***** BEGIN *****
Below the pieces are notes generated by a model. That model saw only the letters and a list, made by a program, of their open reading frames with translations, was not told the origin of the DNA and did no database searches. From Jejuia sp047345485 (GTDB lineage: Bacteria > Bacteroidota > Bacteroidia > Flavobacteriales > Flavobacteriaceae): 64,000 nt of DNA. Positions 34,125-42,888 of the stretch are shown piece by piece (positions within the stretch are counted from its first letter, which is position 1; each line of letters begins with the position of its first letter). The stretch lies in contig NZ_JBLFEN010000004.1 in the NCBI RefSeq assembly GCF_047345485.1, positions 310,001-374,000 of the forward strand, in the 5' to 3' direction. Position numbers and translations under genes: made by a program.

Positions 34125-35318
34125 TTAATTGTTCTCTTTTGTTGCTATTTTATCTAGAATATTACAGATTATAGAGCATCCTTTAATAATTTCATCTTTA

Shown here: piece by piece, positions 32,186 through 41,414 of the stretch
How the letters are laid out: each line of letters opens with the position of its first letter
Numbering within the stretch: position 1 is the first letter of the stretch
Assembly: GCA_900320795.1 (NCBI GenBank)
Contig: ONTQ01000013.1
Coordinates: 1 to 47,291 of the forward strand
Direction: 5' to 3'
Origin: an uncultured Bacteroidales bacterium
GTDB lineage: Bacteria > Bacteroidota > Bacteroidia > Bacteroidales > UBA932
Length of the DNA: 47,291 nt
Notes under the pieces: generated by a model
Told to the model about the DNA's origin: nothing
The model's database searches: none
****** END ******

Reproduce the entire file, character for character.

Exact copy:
Below the pieces are notes generated by a model. That model saw only the letters and a list, made by a program, of their open reading frames with translations, was not told the origin of the DNA and did no database searches. From Jejuia sp047345485 (GTDB lineage: Bacteria > Bacteroidota > Bacteroidia > Flavobacteriales > Flavobacteriaceae): 64,000 nt of DNA. Positions 34,125-42,888 of the stretch are shown piece by piece (positions within the stretch are counted from its first letter, which is position 1; each line of letters begins with the position of its first letter). The stretch lies in contig NZ_JBLFEN010000004.1 in the NCBI RefSeq assembly GCF_047345485.1, positions 310,001-374,000 of the forward strand, in the 5' to 3' direction. Position numbers and translations under genes: made by a program.

Positions 34125-35318
34125 TTAATTGTTCTCTTTTGTTGCTATTTTATCTAGAATATTACAGATTATAGAGCATCCTTTAATAATTTCATCTTTA

Shown here: piece by piece, positions 32,186 through 41,414 of the stretch
How the letters are laid out: each line of letters opens with the position of its first letter
Numbering within the stretch: position 1 is the first letter of the stretch
Assembly: GCA_900320795.1 (NCBI GenBank)
Contig: ONTQ01000013.1
Coordinates: 1 to 47,291 of the forward strand
Direction: 5' to 3'
Origin: an uncultured Bacteroidales bacterium
GTDB lineage: Bacteria > Bacteroidota > Bacteroidia > Bacteroidales > UBA932
Length of the DNA: 47,291 nt
Notes under the pieces: generated by a model
Told to the model about the DNA's origin: nothing
The model's database searches: none